Antismoking television advertising and socioeconomic variations in calls to Quitline

Mohammad Siahpush, Melanie Wakefield, Matt Spittal, Sarah Durkin

Research output: Contribution to journalArticle

36 Scopus citations

Abstract

Objective: To assess the socioeconomic variations in call rates to the Quitline (Victoria, Australia) and in the impact of anti-tobacco television advertising on call rates. Design: The outcome measure was the number of calls to the Quitline in Victoria for each week for each socioeconomic group for the period January 2001 to March 2004. Socioeconomic status (SES) was derived from the caller's postcode using the Index of Socioeconomic Disadvantage provided by the Australian Bureau of Statistics. The exposure measure was weekly Target Audience Rating Points (TARPs, a standard measure of television advertising weight) for anti-tobacco advertising broadcast in Victoria over the same period. Negative binomial regression was used to examine the interaction of SES and TARPs in their effect on the number of Quitline calls. Results: SES and call rates were positively associated. Adjusted call rate was 57% (95% CI 45% to 69%) higher in the highest than the lowest SES quintile. SES differences in call rates were stable over time. In the study period, the effect of the presence or increasing levels of antismoking TARPs on call rates did not vary across categories of SES. Conclusions: In the study period, different SES groups had a similar level of responsiveness to antismoking television advertisements, at least as measured by the rate of calls to the Quitline. However, the present media campaigns are not likely to diminish SES differences in call rates, and more needs to be done to encourage disadvantaged groups to call the Quitline.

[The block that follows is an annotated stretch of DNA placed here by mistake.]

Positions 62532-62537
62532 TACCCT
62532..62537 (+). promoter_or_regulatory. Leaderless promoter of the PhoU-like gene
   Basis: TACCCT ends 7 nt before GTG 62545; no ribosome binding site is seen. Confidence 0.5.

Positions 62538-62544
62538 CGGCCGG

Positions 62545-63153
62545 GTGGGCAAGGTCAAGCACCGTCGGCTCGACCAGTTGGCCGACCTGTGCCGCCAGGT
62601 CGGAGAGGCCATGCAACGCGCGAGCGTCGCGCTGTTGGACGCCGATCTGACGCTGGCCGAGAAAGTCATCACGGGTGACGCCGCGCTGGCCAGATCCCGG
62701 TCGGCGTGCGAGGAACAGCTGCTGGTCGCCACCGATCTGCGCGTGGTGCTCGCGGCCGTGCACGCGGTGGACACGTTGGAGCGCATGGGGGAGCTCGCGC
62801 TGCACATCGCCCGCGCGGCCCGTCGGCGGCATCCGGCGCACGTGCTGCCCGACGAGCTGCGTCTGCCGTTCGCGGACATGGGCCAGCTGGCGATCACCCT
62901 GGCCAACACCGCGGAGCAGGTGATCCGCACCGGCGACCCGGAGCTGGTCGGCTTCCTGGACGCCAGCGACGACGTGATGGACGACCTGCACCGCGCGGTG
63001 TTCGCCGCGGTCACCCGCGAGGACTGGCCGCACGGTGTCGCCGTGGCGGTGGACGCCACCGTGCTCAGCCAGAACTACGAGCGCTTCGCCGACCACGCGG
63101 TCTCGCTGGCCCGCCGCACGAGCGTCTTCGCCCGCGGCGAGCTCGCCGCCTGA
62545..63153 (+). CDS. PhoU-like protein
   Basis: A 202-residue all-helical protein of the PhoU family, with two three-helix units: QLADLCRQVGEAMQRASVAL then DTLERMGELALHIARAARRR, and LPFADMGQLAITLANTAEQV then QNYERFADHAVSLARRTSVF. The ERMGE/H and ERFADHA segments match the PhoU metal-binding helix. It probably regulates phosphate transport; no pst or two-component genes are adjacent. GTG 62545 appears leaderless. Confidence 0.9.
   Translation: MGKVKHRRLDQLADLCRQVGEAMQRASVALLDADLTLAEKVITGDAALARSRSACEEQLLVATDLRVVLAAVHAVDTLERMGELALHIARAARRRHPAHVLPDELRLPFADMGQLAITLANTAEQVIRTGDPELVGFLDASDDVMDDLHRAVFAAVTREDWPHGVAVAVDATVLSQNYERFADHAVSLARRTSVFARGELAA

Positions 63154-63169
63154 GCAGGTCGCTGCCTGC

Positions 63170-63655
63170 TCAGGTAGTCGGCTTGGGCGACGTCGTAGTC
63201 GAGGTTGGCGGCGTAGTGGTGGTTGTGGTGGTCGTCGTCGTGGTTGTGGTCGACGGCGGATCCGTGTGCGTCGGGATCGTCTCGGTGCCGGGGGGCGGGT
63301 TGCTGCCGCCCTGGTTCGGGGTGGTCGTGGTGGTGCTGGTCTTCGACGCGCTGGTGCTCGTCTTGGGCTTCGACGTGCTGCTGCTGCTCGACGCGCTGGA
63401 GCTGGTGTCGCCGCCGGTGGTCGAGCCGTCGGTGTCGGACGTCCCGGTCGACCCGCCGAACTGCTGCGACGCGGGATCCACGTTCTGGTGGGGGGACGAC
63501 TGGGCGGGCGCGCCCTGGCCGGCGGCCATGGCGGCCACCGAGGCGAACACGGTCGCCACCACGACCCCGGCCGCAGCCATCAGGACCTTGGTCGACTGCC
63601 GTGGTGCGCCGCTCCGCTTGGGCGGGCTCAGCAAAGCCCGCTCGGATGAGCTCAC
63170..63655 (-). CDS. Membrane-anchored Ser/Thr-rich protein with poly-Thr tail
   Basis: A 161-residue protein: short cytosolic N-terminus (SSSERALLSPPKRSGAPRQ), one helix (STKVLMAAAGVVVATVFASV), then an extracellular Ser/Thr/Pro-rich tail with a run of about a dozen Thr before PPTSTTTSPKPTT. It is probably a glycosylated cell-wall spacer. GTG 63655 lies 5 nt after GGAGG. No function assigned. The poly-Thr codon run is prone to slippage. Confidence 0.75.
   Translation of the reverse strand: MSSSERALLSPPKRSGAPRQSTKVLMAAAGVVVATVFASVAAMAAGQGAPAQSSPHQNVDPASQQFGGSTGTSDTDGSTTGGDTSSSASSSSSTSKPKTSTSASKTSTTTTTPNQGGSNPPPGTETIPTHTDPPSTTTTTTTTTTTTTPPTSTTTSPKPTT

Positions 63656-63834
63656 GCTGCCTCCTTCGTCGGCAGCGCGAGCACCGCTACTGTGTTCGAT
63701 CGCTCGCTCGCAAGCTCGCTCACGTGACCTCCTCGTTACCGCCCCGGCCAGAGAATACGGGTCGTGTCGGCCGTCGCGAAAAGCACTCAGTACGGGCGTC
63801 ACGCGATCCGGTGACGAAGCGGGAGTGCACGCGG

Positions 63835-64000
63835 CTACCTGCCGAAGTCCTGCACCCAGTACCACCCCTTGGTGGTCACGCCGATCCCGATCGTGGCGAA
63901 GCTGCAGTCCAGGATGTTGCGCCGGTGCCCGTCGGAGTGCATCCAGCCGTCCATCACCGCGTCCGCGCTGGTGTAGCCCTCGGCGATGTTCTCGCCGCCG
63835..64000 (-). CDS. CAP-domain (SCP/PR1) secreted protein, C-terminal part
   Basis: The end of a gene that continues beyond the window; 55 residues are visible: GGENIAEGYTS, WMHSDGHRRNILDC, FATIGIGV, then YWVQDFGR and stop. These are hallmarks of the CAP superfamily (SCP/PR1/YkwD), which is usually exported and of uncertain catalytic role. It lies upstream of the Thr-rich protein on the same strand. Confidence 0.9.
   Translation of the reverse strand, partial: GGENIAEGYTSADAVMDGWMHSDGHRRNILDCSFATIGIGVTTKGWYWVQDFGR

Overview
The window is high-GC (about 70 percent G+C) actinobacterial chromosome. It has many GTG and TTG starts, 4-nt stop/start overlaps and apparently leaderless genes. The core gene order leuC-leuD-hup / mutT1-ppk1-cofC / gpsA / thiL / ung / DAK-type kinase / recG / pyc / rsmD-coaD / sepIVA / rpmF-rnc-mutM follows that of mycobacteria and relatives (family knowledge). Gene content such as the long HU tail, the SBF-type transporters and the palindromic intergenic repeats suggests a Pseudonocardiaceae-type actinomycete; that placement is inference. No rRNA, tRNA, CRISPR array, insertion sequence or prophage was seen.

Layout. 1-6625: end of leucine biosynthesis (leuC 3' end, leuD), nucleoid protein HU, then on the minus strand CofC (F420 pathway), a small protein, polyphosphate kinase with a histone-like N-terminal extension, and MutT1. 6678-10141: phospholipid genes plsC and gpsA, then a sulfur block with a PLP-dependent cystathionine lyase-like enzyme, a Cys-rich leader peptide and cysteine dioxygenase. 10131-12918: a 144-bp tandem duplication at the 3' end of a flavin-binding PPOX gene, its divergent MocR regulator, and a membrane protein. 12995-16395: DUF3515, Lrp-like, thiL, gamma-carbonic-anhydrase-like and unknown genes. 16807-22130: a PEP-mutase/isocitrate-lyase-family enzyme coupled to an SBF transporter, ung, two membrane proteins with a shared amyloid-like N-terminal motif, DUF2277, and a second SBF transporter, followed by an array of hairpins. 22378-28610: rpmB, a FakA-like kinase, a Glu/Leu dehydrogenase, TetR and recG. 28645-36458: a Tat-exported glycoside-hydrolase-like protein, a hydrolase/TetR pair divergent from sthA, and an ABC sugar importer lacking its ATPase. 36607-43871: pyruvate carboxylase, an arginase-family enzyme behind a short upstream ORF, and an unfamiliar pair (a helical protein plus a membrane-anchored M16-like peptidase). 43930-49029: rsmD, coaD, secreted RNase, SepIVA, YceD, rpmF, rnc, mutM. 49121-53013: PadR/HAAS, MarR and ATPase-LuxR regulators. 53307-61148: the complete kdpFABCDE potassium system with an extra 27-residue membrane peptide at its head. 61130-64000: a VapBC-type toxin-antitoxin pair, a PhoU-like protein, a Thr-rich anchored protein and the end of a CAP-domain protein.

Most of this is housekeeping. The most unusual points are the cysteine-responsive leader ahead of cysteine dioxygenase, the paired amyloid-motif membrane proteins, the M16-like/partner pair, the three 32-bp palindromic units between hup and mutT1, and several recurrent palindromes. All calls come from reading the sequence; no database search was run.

Original languageEnglish (US)
Pages (from-to)298-301
Number of pages4
JournalJournal of Epidemiology and Community Health
Volume61
Issue number4
DOIs
Publication statusPublished - Apr 1 2007

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ASJC Scopus subject areas

  • Epidemiology
  • Public Health, Environmental and Occupational Health

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